How to Get the Best Deep Sleep for your Health.

Deep sleep is so important for not only your body but your mind. Here are 10 ways to get the best deep sleep possible:

1. Start Going to Bed Earlier
You’re going to bed too late each night. I get it though, there are too many distractions that can keep you up late.

First among all those is entertainment. The amount of programming through cable and streaming services could sink a battleship. It’s like there aren’t enough hours in the day to consume it all.

And let me tell you, there isn’t. When you combine this with the distraction of social media, you can find yourself still scrolling at 2 am.

You would be doing yourself a favour by putting off all those shows for another time and allow yourself to get to bed earlier. Trust me, those shows aren’t going anywhere and we’ve become content consumers, thinking it’s like an assignment to finish that next series on Netflix.

There is no assignment, those things are there for your enjoyment. So enjoy them on your own terms and don’t let them interfere with getting deep, consistent sleep.

2. Create a Wind Down Routine
This is key to getting deep sleep. Your body craves routine and responds favorably to it.

You want to create a wind-down routine that you start at the same time each night and follow the order of. This wind-down routine will allow your body to know that sleep is coming. This is going to allow you to fall asleep sooner and get that valuable deep sleep.

It doesn’t matter really what type of routine it is, but find out what works best for you and stick with it. It may be taking a shower and then reading or it may be some yoga and then listening to music. The key thing is that it is important to create some structure for your body to help unwind with to eventually get that deep sleep.

3. Turn down the Light
Remember all that entertainment all around you? It may be seriously degrading your ability to get deep sleep.

We live in a 24/7 artificially lit world. As the sun sets, the opposite happens and your house springs into action. Lights are blaring, T.V’s are on, screens are being fully used. All this artificial light is disrupting your circadian rhythms and throwing off your ability to get deep sleep. The blue light emitted from electronics has the ability to prevent melatonin release from the brain which is crucial in your sleep cycles.[2]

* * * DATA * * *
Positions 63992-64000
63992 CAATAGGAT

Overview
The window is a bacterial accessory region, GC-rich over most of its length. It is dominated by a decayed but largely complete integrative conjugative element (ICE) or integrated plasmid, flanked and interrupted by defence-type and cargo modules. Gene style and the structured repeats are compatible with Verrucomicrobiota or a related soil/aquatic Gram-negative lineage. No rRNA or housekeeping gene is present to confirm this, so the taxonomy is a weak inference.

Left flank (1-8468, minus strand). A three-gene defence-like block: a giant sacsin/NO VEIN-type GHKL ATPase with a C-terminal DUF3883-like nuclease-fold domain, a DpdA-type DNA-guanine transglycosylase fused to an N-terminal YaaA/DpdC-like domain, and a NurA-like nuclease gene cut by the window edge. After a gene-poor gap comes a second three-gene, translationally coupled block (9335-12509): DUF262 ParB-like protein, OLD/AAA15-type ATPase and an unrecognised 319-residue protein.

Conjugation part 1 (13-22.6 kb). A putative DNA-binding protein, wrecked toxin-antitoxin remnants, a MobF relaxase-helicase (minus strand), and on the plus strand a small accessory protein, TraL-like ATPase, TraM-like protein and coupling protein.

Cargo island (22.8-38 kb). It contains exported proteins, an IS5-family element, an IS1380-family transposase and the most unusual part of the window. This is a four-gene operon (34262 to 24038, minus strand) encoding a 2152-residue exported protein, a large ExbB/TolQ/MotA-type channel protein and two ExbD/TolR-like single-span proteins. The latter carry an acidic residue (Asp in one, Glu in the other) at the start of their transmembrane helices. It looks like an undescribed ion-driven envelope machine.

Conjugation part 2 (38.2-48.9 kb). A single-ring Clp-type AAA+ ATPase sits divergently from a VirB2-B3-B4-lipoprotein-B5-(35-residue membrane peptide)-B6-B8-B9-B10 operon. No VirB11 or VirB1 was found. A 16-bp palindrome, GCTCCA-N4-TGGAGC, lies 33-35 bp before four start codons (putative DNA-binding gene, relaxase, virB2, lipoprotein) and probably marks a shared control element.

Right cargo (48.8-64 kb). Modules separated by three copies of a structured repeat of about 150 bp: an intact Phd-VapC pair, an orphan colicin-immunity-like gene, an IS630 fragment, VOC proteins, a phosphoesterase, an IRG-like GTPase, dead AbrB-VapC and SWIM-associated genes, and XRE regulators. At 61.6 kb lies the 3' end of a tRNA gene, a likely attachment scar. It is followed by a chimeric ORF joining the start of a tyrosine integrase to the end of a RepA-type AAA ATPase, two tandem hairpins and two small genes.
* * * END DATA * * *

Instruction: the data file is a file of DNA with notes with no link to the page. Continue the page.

So turn off those electronics 1 to 2 hours beforehand and you’ll be surprised at the positive impact this can have.

4. If You Really Have to Use Those Electronics, Make Use of These Tools
There are going to be times when being on your laptop is required or you do have to use your phone. Fortunately, along with your modern technology, comes to some ways to make them have a less harsh impact.

The first one is a tool for if you need to be on your laptop doing work. It’s called F.lux. This takes away that blue light from your laptop screen and gives it a more natural warm and orange glow. It can replicate the brightness all the way down to candlelight and embers from a fire. Reducing the blue light is going to help you avoid the sleep disruption it causes.

I’m actually using it right now as I write this.

If you use an iPhone, you can switch on the night shift mode which also takes away from some of that harsh blue light. If you have to be up watching T.V, at least switch it into “movie” mode on your picture settings. Most T.V’s have “standard”, “dynamic”, and “movie” mode. Movie mode will give it a bit of warmer glow and cause less of that blue light disruption.